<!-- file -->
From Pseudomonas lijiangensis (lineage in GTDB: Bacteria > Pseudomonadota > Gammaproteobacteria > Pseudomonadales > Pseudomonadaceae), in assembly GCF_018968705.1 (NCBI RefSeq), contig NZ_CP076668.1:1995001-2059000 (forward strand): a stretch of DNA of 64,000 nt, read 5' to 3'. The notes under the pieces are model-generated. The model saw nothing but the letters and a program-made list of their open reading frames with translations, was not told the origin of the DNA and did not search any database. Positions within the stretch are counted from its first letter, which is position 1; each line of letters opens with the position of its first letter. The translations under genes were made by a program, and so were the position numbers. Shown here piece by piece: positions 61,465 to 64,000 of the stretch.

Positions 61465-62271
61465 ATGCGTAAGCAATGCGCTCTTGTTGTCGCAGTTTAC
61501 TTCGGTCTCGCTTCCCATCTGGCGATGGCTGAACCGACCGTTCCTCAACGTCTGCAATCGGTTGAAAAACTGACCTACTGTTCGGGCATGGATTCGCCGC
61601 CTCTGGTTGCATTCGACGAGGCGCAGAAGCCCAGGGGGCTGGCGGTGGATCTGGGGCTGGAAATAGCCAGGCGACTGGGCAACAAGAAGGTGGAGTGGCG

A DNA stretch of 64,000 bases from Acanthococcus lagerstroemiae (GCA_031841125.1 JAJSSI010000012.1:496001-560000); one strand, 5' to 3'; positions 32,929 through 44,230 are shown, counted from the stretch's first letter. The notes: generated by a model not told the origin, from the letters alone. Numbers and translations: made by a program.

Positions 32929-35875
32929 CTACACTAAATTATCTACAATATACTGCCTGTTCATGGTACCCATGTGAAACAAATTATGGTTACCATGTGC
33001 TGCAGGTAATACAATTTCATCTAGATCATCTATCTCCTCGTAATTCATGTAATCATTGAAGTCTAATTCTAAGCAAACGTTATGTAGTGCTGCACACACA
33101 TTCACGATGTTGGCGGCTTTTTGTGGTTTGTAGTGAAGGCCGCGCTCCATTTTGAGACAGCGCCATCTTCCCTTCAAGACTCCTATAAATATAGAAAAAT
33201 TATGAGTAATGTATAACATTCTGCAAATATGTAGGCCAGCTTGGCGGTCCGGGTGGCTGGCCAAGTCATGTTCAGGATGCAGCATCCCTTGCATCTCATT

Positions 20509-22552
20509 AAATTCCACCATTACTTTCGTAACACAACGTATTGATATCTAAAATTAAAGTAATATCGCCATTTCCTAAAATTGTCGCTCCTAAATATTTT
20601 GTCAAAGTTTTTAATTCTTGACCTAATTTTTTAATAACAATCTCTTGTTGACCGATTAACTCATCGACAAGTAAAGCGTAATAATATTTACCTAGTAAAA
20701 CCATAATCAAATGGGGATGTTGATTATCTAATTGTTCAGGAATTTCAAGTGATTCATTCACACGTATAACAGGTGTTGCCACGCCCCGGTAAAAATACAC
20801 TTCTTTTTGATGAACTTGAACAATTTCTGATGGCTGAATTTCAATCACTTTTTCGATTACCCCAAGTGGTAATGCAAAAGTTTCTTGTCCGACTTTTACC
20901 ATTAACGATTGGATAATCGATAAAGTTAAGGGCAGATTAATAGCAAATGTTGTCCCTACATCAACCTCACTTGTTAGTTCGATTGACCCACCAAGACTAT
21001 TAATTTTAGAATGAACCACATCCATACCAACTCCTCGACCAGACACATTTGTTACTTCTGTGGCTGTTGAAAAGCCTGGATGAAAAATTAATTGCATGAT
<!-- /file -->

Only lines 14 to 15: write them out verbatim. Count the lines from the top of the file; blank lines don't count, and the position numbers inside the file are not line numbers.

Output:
20601 GTCAAAGTTTTTAATTCTTGACCTAATTTTTTAATAACAATCTCTTGTTGACCGATTAACTCATCGACAAGTAAAGCGTAATAATATTTACCTAGTAAAA
20701 CCATAATCAAATGGGGATGTTGATTATCTAATTGTTCAGGAATTTCAAGTGATTCATTCACACGTATAACAGGTGTTGCCACGCCCCGGTAAAAATACAC